“Do you not know that in a race all the runners run, but only one receives the prize? So run that you may obtain it. Every athlete exercises self-control in all things. They do it to receive a perishable wreath, but we an imperishable. So I do not run aimlessly; I do not box as one beating the air. But I discipline my body and keep it under control, lest after preaching to others I myself should be disqualified.”
~1 Corinthians 9:24-27
This passage may sound very familiar. It’s a popular one with a powerful and compelling message. Paul often uses word pictures to better illustrate his points and connect with his readers. The image of an athlete striving for a prize is one that Paul used in other letters as well and would have resonated with the Corinthians since athletics and sports were a big part of their culture.
This illustration also resonates with us today especially since we just came off of the 2020 summer Olympics. We understand the extreme discipline, self-control, and dedication required to compete in the Olympics or at a professional level. However, we often use this verse out of context from the point Paul is making in 1 Corinthians 9. While it is a good passage to remind ourselves to always run to win the prize that Christ has set before us, when we look at these verses in context, we also gain an extra layer of meaning.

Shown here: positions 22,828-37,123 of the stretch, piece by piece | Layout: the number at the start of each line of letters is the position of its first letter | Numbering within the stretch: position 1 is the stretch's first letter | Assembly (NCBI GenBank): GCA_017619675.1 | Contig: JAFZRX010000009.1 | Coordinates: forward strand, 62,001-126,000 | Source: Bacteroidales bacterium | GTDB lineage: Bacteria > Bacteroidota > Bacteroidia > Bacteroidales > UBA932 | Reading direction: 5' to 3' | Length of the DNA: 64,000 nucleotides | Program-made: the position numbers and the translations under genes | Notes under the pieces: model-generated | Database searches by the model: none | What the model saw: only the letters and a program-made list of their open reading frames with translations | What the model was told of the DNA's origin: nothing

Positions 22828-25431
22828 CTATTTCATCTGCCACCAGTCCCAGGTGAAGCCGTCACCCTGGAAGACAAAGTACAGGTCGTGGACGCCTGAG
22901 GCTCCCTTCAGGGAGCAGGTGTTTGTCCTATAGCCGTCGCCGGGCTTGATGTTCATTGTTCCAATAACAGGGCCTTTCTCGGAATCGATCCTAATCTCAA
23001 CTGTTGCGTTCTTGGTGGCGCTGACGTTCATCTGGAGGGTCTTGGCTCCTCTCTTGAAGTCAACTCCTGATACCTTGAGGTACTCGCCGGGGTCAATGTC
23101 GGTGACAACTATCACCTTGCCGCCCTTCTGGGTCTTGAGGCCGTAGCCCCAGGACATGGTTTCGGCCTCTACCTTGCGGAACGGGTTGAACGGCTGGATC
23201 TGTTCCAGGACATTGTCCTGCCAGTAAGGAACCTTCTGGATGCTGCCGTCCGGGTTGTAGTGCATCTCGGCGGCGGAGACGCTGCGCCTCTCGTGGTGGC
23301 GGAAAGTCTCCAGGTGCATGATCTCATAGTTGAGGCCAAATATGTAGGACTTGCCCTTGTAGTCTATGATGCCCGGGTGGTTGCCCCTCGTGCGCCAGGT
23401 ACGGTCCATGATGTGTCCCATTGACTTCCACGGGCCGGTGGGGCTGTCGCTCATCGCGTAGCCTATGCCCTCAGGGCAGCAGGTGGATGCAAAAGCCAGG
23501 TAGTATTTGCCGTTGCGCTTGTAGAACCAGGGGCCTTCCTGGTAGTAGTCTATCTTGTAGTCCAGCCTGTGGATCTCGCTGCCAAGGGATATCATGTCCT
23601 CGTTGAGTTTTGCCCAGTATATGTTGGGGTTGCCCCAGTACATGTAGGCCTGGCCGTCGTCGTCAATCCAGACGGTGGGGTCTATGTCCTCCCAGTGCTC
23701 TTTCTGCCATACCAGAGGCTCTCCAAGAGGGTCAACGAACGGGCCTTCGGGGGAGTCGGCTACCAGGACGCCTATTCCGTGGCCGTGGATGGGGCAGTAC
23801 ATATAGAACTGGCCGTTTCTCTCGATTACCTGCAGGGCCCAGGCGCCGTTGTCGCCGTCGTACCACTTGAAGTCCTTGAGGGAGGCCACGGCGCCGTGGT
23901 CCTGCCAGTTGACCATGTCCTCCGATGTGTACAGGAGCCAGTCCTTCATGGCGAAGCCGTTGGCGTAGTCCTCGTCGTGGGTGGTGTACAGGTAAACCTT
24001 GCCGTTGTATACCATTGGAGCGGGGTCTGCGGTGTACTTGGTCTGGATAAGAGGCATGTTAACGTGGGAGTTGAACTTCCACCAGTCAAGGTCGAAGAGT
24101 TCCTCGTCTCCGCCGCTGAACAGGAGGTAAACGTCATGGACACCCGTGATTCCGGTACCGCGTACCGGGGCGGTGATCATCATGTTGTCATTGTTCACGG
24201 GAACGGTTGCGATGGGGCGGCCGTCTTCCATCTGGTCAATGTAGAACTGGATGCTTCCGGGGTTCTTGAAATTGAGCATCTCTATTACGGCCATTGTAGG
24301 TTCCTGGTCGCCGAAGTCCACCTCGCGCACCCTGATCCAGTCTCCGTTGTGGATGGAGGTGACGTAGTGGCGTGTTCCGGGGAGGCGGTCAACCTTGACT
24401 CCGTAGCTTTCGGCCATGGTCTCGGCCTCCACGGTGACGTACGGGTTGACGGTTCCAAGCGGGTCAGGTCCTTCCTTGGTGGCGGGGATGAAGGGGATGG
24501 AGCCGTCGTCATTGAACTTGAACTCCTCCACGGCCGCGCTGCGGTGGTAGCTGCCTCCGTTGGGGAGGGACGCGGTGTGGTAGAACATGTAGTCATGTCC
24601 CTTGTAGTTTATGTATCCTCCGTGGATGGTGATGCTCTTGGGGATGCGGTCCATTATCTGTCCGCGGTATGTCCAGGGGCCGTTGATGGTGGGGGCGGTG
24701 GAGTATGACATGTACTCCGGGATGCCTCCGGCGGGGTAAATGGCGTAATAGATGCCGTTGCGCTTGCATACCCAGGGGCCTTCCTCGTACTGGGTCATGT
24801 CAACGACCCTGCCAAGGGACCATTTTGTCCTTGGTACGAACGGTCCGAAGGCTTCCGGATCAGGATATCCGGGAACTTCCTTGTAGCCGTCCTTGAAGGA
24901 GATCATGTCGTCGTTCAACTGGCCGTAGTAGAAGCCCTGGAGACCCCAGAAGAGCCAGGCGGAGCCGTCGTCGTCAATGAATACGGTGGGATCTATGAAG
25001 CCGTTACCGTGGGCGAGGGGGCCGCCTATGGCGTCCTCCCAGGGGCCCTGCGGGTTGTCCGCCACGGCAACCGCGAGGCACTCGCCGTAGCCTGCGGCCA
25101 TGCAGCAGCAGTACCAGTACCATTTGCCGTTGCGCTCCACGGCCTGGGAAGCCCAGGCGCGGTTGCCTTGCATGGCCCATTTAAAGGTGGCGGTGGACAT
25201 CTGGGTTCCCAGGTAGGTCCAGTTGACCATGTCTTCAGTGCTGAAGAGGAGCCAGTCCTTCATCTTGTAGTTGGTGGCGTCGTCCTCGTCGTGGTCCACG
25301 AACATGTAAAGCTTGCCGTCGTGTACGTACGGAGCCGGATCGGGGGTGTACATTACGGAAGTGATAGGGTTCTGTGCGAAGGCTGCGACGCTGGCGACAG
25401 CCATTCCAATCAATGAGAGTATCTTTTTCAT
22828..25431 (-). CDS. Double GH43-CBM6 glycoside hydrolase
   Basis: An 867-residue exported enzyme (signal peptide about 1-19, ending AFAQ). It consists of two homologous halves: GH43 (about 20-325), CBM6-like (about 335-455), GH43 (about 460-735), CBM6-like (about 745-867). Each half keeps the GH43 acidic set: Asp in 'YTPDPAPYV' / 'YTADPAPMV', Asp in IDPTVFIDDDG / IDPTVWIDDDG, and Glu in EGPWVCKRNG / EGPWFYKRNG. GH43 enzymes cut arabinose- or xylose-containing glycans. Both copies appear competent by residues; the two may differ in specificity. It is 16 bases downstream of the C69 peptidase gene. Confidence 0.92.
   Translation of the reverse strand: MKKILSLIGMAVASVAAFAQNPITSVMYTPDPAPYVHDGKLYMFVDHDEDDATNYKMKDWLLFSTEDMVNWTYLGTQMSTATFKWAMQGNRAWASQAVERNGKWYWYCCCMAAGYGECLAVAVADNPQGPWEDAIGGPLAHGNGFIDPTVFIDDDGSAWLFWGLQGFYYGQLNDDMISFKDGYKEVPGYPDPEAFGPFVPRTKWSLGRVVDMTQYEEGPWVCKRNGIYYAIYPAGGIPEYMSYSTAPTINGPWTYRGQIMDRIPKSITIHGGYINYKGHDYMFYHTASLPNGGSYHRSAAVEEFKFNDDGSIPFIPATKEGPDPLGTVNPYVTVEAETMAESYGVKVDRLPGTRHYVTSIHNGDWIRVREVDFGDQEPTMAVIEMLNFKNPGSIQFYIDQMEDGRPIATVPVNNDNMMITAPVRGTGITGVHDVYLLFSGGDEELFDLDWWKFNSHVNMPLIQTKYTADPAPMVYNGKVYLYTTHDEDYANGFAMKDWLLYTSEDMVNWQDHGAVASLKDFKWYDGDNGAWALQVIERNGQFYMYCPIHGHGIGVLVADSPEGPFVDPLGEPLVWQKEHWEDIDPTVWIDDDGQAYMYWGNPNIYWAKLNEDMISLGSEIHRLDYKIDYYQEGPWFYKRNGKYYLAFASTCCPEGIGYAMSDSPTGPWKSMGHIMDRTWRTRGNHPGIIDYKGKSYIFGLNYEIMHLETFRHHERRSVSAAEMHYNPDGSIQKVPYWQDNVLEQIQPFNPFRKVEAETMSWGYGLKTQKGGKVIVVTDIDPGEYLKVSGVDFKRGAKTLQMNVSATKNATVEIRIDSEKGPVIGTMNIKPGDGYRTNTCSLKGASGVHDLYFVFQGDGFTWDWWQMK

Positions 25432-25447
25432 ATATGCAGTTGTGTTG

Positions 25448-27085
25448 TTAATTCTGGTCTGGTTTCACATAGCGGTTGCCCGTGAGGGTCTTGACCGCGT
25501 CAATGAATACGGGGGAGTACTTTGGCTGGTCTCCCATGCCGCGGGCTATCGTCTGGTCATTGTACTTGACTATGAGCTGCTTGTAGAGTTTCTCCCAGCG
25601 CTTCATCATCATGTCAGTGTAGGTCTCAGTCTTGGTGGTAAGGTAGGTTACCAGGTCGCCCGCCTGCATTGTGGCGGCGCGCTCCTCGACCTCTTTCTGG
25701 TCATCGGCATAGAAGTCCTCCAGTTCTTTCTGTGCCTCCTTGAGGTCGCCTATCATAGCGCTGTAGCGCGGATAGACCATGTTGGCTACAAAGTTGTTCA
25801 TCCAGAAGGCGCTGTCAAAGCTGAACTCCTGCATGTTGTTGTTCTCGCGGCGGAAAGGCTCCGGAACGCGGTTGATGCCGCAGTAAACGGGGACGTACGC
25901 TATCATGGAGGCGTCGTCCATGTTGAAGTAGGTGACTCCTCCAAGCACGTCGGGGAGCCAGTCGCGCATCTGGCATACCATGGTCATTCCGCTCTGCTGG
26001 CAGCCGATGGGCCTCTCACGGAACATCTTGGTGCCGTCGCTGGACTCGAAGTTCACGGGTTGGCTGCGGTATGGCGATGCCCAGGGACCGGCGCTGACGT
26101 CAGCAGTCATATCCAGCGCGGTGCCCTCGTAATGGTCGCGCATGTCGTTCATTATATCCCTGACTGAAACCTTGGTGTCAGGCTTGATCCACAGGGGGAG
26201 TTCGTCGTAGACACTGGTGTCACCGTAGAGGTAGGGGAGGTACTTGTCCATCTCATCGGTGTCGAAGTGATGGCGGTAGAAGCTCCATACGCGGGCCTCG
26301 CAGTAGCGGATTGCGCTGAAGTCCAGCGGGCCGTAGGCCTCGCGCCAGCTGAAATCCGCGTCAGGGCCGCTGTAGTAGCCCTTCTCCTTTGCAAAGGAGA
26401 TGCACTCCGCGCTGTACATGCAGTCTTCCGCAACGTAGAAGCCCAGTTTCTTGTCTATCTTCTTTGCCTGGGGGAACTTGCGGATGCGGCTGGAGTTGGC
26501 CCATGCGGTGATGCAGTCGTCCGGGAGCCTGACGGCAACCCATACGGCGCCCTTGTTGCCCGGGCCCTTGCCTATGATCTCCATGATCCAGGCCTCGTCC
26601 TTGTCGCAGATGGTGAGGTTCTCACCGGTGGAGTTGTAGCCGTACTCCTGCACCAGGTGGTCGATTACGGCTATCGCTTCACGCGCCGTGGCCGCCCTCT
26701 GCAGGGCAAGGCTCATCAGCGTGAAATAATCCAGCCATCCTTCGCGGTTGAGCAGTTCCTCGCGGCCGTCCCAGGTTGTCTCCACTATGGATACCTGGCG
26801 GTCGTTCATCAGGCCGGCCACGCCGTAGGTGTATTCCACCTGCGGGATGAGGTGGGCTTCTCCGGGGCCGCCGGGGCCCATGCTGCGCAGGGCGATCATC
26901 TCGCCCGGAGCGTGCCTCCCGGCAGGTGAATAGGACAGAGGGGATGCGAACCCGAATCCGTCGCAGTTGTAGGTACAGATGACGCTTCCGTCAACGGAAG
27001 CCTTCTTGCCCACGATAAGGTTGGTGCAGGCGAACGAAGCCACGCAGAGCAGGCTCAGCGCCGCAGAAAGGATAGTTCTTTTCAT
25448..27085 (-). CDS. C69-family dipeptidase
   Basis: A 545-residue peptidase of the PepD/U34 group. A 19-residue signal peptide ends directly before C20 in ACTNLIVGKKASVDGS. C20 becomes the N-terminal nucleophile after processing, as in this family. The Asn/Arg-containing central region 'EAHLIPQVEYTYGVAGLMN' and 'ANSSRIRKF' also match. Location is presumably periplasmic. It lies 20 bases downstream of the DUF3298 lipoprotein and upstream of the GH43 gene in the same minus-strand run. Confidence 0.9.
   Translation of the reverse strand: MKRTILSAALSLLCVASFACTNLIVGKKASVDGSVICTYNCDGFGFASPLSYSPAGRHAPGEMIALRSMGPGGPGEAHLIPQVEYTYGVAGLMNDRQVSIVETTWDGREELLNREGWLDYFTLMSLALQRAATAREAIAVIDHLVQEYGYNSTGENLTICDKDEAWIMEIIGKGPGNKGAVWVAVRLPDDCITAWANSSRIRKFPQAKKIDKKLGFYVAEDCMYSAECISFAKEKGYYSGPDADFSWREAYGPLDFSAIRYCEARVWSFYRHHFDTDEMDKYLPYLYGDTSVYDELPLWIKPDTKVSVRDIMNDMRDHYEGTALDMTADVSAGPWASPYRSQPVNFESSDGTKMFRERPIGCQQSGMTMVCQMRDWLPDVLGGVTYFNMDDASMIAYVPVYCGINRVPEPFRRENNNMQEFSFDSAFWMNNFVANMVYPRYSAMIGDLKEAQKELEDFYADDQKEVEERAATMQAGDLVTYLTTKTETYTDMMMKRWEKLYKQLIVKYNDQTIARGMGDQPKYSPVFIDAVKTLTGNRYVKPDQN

Remember that throughout 1 Corinthians 9, Paul is making the case that while he has rights and privileges as a person and especially as an apostle, he refused to make use of those right so that the gospel could go forth without hindrance. Therefore, when Paul concludes his point with this training metaphor, we must keep the context in mind and look at it from a different perspective.
Discipline means strict control and the ability to bring desires and actions under full submission. It requires sacrifice, intentionality, and great will power. And Paul says that he actively disciplines his body (which in the context would include personal rights, desires, and freedoms) so that he may not become disqualified. He did not live his life aimlessly or in a haphazard manner, but with purpose, direction, and great intentionality. And he exhorts and encourages us to do the same.
Paul’s life’s aim was to win the lost and run to win the prize. Olympic athletes devote their lives to training with strict schedules, countless hours of exercises and drills, and tenacious discipline all to gain a perishable reward, but we are pursuing an eternal prize. Therefore, let’s run and train to win. Let’s discipline ourselves, sacrificing personal rights and temporary pleasures for the eternal reward that awaits us.
“Therefore, since we are surrounded by so great a cloud of witnesses, let us also lay aside every weight, and sin which clings so closely, and let us run with endurance the race that is set before us, looking to Jesus, the founder and perfecter of our faith, who for the joy that was set before him endured the cross, despising the shame, and is seated at the right hand of the throne of God.”
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